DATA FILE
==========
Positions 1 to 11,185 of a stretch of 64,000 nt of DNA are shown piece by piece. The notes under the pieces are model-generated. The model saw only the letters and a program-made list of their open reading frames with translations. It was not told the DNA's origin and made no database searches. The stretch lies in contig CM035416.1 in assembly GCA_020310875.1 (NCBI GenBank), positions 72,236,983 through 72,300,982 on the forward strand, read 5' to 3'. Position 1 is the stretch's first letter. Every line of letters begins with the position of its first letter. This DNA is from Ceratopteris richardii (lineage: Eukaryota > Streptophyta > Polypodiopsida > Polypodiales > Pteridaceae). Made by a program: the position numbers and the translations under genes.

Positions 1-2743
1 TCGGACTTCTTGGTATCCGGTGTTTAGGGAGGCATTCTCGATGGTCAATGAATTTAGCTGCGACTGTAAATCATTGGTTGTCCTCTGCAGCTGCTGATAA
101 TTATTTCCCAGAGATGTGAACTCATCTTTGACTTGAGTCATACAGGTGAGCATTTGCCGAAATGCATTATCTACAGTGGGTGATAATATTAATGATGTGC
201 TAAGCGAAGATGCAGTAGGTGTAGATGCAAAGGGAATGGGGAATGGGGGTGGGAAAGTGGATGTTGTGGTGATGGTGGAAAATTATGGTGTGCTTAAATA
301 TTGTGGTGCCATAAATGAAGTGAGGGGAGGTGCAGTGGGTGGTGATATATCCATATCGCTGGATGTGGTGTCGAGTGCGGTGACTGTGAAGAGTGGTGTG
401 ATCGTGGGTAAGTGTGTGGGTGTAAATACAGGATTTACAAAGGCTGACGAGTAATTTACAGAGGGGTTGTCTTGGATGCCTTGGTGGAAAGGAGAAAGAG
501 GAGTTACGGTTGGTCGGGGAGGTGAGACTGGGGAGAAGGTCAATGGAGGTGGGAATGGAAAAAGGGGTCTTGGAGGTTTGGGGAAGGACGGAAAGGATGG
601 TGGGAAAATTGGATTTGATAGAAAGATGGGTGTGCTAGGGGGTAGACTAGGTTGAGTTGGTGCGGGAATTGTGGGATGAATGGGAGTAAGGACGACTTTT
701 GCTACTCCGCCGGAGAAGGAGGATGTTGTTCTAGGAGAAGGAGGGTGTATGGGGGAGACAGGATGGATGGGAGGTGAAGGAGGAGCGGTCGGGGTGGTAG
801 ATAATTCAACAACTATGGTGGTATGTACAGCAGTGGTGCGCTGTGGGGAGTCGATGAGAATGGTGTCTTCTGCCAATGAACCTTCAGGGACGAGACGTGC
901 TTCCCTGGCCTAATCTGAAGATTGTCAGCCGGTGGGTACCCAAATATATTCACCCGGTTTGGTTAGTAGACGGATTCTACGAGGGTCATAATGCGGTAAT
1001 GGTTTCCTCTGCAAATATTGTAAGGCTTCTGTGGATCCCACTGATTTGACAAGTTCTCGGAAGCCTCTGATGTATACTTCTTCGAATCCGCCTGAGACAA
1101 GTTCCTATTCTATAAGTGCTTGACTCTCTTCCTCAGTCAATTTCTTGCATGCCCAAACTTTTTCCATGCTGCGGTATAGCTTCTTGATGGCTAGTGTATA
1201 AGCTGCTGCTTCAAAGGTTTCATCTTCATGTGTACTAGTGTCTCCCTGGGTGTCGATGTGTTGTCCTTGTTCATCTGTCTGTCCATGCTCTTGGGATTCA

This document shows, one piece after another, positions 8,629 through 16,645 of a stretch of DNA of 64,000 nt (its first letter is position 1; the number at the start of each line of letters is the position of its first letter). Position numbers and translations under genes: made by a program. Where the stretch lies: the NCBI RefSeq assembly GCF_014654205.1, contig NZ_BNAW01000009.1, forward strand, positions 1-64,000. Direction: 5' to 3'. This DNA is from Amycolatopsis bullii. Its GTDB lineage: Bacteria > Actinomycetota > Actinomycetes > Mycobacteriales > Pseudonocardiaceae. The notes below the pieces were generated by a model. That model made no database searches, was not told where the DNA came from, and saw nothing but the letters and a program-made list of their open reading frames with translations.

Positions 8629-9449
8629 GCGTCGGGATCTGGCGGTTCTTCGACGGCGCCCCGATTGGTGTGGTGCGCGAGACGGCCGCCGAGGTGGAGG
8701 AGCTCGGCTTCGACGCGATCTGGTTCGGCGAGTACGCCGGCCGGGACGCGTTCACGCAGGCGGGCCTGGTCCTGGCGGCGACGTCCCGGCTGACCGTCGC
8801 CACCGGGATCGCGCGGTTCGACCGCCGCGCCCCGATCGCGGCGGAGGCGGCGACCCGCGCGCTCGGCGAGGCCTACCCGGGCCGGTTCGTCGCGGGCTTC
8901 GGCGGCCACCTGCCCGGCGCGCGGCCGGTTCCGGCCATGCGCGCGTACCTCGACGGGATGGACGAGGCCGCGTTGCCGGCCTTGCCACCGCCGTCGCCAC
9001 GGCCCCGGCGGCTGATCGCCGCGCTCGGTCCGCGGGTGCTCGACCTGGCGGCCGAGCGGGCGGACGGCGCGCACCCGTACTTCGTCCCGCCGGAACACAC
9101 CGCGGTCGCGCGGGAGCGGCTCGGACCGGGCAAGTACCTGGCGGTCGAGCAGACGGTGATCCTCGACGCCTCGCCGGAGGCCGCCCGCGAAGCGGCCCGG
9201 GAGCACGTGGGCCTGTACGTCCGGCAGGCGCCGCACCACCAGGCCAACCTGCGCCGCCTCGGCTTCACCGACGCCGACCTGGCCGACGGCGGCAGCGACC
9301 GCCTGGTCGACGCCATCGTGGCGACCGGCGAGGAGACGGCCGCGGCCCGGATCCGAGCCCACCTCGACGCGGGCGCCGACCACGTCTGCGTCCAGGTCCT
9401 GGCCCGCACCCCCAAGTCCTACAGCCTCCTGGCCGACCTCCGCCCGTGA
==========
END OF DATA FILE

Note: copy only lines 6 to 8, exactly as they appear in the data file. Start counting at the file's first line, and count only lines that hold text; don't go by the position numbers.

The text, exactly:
301 TTGTGGTGCCATAAATGAAGTGAGGGGAGGTGCAGTGGGTGGTGATATATCCATATCGCTGGATGTGGTGTCGAGTGCGGTGACTGTGAAGAGTGGTGTG
401 ATCGTGGGTAAGTGTGTGGGTGTAAATACAGGATTTACAAAGGCTGACGAGTAATTTACAGAGGGGTTGTCTTGGATGCCTTGGTGGAAAGGAGAAAGAG
501 GAGTTACGGTTGGTCGGGGAGGTGAGACTGGGGAGAAGGTCAATGGAGGTGGGAATGGAAAAAGGGGTCTTGGAGGTTTGGGGAAGGACGGAAAGGATGG